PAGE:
While Rubin says he had some concern about working with Celera, he was delighted by the offer nonetheless. "Anyone who would help me get the Drosophila sequence done and out of the way was my friend," says Rubin. "They were offering to do all this work in a collaborative way and not expecting any money for it."
Celera started the sequencing last April and finished collecting the raw data in early September. "Since then," says Rubin, "we've been putting all the pieces together, which is not trivial. It's the big challenge of the whole genome shotgun approach."
The finished genome already seems to be remarkably revealing. Of the 289 genetic flaws known to cause disease in humans, says Rubin, they have found Drosophila homologues for 60 percent and for 70 percent of the genes involved in human cancers. Among the genes that have already been identified are Drosophila homologues of genes involved in Parkinson's disease, and the long-sought Drosophila homologue of the p53 tumor suppressor gene, which is implicated in a host of human cancers.
The biggest surprise to come out of the Drosophila sequencing project, says Rubin, is that flies have only twice as many genes as yeast. "Yeast is a simple, single-cell fungus, " says Rubin, "and yet flies only need twice as many genes to make an animal that can fly around without crashing into walls, has tissues, nerves, muscles, memories and other kinds of complicated behaviors like circadian rhythms. The take-home message is that the higher complexity in animals like flies and humans comes without needing a lot of new parts. You can build them with the same parts list—with more of the same parts organized together—in much the same way a supercomputer can be built from a bunch of desktop PCs hooked together in parallel."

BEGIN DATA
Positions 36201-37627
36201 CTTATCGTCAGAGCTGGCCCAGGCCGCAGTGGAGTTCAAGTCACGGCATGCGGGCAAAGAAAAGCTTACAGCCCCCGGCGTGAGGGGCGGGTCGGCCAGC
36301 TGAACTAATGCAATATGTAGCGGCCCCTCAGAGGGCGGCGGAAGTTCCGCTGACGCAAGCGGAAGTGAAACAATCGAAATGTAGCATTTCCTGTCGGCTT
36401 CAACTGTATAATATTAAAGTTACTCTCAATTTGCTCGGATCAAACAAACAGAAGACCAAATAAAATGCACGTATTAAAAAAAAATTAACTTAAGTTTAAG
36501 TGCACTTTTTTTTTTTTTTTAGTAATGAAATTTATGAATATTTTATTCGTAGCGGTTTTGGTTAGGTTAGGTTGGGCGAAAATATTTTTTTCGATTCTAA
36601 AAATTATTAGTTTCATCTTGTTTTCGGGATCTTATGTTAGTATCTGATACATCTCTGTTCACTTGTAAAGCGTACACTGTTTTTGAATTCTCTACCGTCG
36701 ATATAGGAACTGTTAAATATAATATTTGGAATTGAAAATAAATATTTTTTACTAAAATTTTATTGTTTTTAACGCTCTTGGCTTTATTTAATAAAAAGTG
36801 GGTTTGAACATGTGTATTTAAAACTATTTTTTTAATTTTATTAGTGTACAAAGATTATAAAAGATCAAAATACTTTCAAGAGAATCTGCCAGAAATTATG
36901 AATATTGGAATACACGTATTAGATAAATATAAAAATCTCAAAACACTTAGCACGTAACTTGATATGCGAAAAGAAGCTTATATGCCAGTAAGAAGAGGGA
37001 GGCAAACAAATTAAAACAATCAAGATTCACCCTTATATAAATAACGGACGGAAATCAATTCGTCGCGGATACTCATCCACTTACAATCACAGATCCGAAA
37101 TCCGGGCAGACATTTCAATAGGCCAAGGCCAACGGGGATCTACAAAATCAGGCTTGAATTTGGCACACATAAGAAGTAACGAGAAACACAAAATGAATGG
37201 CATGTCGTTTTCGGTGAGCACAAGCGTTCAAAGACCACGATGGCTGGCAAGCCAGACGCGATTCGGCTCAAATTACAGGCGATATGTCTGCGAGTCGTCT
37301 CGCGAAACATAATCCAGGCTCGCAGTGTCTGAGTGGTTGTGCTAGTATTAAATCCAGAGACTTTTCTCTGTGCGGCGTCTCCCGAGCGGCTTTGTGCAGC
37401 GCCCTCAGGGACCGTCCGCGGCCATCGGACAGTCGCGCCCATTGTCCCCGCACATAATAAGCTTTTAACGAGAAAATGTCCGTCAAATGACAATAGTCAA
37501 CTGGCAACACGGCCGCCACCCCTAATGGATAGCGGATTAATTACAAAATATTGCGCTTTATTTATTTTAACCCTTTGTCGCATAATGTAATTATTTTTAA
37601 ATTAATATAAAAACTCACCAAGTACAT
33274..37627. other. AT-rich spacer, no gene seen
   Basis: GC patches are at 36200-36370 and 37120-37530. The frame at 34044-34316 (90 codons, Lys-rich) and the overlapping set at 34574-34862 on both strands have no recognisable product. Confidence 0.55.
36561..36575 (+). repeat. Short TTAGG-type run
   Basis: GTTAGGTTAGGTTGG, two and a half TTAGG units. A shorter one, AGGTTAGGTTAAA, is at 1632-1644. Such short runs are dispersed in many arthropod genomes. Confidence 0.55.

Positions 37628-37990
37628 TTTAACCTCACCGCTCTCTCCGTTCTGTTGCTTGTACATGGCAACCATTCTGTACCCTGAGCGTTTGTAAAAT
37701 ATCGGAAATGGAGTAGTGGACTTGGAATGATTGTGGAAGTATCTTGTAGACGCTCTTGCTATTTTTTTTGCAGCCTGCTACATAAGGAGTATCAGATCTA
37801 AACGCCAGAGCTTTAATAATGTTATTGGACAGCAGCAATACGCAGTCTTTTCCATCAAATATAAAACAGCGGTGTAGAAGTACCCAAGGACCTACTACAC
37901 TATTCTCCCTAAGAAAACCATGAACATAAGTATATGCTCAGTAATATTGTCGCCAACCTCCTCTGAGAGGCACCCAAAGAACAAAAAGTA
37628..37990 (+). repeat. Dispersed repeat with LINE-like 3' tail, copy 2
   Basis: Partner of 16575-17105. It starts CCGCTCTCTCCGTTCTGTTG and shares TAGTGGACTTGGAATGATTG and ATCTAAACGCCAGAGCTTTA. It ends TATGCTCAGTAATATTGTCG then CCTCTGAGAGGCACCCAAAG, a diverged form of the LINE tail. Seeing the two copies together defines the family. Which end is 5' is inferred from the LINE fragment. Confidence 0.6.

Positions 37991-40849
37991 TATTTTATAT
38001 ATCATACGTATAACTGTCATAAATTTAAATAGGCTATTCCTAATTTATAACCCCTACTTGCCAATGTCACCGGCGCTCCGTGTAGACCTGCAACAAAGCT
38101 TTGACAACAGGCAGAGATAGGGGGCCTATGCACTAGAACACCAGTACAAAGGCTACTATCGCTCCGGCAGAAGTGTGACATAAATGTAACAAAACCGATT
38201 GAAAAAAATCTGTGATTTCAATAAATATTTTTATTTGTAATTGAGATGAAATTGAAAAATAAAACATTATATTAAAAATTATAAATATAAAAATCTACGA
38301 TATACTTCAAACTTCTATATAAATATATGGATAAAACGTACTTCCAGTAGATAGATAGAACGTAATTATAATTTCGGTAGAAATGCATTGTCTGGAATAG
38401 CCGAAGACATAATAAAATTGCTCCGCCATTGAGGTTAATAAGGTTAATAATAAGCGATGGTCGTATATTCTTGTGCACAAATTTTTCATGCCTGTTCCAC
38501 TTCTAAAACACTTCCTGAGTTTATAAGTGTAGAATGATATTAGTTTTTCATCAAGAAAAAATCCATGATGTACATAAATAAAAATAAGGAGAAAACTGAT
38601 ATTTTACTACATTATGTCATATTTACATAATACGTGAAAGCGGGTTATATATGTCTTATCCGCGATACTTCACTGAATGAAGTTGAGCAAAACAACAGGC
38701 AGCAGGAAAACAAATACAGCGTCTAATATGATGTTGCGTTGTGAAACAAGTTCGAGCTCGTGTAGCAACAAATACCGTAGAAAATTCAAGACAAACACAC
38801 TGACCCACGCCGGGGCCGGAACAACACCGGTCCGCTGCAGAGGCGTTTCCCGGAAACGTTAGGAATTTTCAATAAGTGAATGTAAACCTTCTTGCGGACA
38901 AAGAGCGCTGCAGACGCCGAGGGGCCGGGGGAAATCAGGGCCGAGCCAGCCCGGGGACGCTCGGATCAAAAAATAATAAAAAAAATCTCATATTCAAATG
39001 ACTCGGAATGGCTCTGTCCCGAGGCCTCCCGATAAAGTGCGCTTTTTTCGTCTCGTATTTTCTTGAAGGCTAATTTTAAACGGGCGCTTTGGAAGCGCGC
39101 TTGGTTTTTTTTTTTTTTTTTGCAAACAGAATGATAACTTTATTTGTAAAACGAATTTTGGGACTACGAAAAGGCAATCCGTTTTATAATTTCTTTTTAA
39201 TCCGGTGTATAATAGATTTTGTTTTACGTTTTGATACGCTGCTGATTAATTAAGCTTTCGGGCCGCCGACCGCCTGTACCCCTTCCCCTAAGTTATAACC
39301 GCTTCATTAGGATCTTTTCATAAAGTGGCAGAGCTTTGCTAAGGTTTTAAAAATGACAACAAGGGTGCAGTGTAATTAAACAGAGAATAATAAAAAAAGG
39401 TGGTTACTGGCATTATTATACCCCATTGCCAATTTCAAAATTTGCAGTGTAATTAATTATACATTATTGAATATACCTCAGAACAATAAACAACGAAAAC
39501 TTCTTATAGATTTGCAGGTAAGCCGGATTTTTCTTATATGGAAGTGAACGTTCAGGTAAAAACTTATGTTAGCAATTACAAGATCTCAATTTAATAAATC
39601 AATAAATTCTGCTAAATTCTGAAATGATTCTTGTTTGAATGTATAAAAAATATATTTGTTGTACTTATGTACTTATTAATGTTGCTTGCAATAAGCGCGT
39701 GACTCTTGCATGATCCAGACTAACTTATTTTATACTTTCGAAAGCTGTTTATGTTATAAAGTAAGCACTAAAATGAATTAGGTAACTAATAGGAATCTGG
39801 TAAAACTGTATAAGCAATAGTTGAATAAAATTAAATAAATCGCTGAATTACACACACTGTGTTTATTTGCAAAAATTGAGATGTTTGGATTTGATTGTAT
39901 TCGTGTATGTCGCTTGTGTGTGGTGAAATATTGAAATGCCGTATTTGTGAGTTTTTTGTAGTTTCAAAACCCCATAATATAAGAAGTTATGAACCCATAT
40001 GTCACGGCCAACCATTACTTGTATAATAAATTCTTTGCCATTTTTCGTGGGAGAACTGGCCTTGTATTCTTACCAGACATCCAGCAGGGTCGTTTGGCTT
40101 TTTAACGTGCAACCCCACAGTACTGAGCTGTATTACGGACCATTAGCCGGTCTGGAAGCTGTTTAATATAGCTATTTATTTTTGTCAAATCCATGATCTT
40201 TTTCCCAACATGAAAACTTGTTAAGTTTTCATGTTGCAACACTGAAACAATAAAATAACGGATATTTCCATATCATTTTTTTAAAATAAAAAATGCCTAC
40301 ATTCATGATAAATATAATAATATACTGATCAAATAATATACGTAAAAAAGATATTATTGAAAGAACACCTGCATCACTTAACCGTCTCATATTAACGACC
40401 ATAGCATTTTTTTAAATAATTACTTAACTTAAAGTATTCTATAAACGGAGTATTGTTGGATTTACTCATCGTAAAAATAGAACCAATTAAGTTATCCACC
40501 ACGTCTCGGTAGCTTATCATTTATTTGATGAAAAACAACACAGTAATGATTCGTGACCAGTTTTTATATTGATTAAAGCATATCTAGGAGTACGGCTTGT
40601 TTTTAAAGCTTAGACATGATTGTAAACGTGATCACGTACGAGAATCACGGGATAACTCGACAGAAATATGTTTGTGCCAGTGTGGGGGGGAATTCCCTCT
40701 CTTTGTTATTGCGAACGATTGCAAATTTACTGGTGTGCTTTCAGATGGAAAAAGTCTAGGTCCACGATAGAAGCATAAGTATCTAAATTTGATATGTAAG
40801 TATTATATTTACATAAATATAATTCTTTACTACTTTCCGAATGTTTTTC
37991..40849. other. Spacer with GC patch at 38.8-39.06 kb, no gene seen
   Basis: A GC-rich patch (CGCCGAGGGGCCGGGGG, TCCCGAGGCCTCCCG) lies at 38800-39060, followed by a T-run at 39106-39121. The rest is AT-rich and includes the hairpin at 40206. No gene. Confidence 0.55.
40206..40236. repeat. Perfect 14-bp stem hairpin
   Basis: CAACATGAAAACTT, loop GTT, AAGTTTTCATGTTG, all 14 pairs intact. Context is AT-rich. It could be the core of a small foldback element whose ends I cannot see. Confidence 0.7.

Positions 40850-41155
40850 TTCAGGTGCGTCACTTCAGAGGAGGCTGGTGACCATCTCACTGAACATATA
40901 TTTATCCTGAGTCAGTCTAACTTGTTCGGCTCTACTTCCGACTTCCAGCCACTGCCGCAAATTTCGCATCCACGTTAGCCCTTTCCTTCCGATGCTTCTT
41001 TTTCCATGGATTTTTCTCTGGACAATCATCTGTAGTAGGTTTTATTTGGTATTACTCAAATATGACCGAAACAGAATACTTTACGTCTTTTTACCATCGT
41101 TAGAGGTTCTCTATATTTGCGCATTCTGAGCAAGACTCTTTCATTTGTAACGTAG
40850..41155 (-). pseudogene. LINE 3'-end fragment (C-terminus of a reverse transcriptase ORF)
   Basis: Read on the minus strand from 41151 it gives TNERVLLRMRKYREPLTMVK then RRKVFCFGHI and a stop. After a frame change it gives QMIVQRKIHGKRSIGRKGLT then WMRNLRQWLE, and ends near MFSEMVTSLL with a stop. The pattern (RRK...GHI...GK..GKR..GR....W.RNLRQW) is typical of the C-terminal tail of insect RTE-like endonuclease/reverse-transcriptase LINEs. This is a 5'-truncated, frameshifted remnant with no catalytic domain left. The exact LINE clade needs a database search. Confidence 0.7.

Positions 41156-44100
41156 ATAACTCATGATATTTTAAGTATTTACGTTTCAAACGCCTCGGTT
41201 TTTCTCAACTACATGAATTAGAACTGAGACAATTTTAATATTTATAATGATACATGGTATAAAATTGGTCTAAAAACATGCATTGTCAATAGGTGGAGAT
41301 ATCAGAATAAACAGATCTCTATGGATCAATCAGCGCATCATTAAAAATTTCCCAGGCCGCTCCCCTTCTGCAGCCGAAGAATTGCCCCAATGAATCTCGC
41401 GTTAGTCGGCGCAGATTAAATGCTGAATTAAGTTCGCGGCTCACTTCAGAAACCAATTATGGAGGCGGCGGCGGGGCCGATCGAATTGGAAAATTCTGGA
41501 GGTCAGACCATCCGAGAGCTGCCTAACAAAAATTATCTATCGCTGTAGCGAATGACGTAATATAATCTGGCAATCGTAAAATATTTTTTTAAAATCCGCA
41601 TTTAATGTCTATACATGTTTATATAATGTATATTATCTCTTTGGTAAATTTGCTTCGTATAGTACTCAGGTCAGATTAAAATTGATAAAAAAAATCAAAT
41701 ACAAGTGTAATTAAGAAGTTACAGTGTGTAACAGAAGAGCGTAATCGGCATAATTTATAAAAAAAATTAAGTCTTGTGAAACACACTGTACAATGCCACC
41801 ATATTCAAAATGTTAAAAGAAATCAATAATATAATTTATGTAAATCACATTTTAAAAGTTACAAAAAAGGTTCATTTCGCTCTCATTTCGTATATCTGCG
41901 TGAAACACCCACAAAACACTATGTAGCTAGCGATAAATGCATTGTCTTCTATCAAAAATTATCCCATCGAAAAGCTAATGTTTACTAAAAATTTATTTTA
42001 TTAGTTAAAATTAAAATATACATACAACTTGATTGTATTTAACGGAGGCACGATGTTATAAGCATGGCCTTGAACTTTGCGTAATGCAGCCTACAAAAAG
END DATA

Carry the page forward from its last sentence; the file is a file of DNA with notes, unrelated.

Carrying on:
Rubin sees the genome drastically changing the pace of his research. With less than 15,000 genes in Drosophila, and some 5,000 researchers worldwide working on the organism, he says, "that's one human being for every three genes. If you give those people very efficient tools for figuring out the functions of genes, you can do it in a massively parallel way." Moreover, the full Drosophila sequence allows researchers to look at multiple genes simultaneously to understand the complex signal transduction pathways that regulate cellular processes. "That is where the genome project really comes into play," he says. "It enables us to know all the genes so we can look at all of them at once and see what they're doing. "
At the Princess Margaret Hospital in Toronto, researcher Tak Mak says he has been working to understand the signal transduction pathways involved in cancer formation. "The easiest way to understand that would be some kind of a genetic screen." As a result he has recently dedicated one-third of his laboratory to Drosophila genetics in anticipation of the publication of the sequence. "It will make Drosophila genetics relatively easy," he says.
Whether the whole genome shotgun technique will work as impressively for the human genome is now the next question. Celera's Adams says the Drosophila work is obviously encouraging, and that Celera's human sequencing work has already begun and should "start to look like a genome" toward the end of the year. Rubin says, "It worked better in Drosophila than most people expected it would. I think it will work for humans. But the problems are more complex for humans, so we'll have to wait and see."